Parents I have spoke with have many different things that they do as well for their child's birthday. Some have family and friends over for a dinner to remember their child. Some have cake, some do not. Many release balloons or light fireworks to honor their child. Some go to the grave site and decorate it for the day. A few I know take the day off of work and stay home to cry in private. One woman I know read her son's autopsy that day--she later stated she didn't think that was such a good idea afterwards--she doesn't recommend doing it for anyone. There are some parents that do a huge event, like a bike ride to raise money for a children's hospitals. Some have river cruise rides to raise funds for scholarships and some have golf outings to raise money for life saving machines in honor of their child.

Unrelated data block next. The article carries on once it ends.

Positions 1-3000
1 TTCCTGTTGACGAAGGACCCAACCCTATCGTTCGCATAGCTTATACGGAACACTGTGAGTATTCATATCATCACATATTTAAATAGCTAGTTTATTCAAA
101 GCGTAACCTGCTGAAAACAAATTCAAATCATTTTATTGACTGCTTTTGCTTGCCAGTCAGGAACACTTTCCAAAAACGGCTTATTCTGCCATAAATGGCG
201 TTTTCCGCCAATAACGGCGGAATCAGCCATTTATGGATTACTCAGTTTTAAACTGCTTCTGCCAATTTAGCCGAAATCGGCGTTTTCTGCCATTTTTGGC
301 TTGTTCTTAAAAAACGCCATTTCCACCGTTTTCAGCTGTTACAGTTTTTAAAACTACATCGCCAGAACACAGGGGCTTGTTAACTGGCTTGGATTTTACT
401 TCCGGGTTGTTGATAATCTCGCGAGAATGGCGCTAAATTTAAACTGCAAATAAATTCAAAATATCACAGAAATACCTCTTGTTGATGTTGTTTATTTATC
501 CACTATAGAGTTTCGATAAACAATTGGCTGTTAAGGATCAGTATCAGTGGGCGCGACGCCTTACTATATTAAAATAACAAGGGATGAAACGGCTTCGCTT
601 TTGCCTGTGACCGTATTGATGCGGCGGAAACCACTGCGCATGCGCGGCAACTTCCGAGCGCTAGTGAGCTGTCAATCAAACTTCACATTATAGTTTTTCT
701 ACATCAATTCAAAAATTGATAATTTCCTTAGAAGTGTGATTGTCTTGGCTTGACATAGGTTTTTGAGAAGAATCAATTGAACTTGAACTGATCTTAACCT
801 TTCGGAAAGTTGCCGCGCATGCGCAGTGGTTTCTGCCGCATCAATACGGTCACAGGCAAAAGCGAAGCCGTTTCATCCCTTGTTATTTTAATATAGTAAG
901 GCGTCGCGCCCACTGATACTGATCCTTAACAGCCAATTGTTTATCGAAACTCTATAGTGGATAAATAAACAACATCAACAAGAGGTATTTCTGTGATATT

My advice to anyone that has lost a child and the birthday is coming up--do what feels right to you. There are so many things we can do to honor our child's birthday and life. There are huge things but there are also smaller, private things that mean just as much. There are some days that I think the mere fact of getting out of bed and standing against the day is honoring enough. If you can, include the rest of your family in remembrance of your child. Remember your child in a positive way for I am sure that is how they would want you to remember them. Celebrate their life on this day, make it a day to celebrate the living your child did instead of grieving their death. We have plenty of days to grieve our child, perhaps their birthday is the one time of year that we have the world's permission and a bit of understanding to celebrate them. To speak openly about them without people thinking we are "still talking about it".